Jesuit Magazine Makes ‘Catholic Case for Communism’


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“Many of my friends in the Party for Socialism and Liberation, for example, a Marxist-Leninist party, are churchgoing Christians or folks without a grudge against their Christian upbringing,” Dettloff declares, “as are lots of people in the radical wing of the Democratic Socialists of America.”

The writer then describes Christianity as just another ideological “faction” alongside other factions, such as communism.

“The history of communism, whatever else it might be, will always contain a history of Christianity, and vice versa, whether members of either faction like it or not,” he proposes.

Citing Marxist arguments, Dettloff makes the bizarre claim that the ownership of private property necessarily leads to slavery, since property owners come to see other people as just another form of property to be owned.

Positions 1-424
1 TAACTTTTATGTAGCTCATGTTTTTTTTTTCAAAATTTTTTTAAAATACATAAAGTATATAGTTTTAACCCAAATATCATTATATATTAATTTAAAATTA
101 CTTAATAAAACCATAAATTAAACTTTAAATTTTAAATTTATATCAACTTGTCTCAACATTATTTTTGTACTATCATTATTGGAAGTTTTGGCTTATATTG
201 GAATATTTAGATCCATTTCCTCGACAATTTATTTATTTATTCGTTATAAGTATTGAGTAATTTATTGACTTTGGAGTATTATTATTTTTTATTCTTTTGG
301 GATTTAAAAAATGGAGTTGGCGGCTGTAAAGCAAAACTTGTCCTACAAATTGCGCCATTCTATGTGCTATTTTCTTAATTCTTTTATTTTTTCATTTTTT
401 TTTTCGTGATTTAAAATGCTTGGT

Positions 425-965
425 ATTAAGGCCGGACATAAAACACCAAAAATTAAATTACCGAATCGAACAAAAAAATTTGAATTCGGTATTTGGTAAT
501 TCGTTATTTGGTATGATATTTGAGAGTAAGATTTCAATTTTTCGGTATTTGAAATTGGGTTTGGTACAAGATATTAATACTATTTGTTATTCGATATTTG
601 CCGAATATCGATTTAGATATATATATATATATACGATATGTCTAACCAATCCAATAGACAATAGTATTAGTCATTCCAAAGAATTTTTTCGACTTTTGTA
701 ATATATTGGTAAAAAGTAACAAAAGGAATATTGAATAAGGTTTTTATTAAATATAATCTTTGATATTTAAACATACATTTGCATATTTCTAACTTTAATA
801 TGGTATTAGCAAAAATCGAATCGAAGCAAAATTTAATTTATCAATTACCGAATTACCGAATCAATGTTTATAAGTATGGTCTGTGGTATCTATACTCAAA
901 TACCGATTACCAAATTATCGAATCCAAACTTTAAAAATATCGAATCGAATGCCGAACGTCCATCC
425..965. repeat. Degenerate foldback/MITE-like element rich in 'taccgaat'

Capitalism emerged through “the privatization of what was once public, like shared land,” Dettloff declares, paraphrasing Marx. “As time went on, human beings themselves would become the private property of other human beings.”

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Actually, this is nothing really new; Jesuits have been making this case for centuries (even before Communism was a word on Marx or whoever's lips).

To my mind, this view comes from three places. First, it's a grossly wrong misreading of the early chapters of Acts (of the Apostles). Second, it reflects the temperament of the kind of person drawn to being a Jesuit. And third, this worldview is very much to the advantage of (in this case) the Catholic Church (as in, like the Communist Party (a necessary management feature of Communism) the Church holds everything in trust for its faithful).

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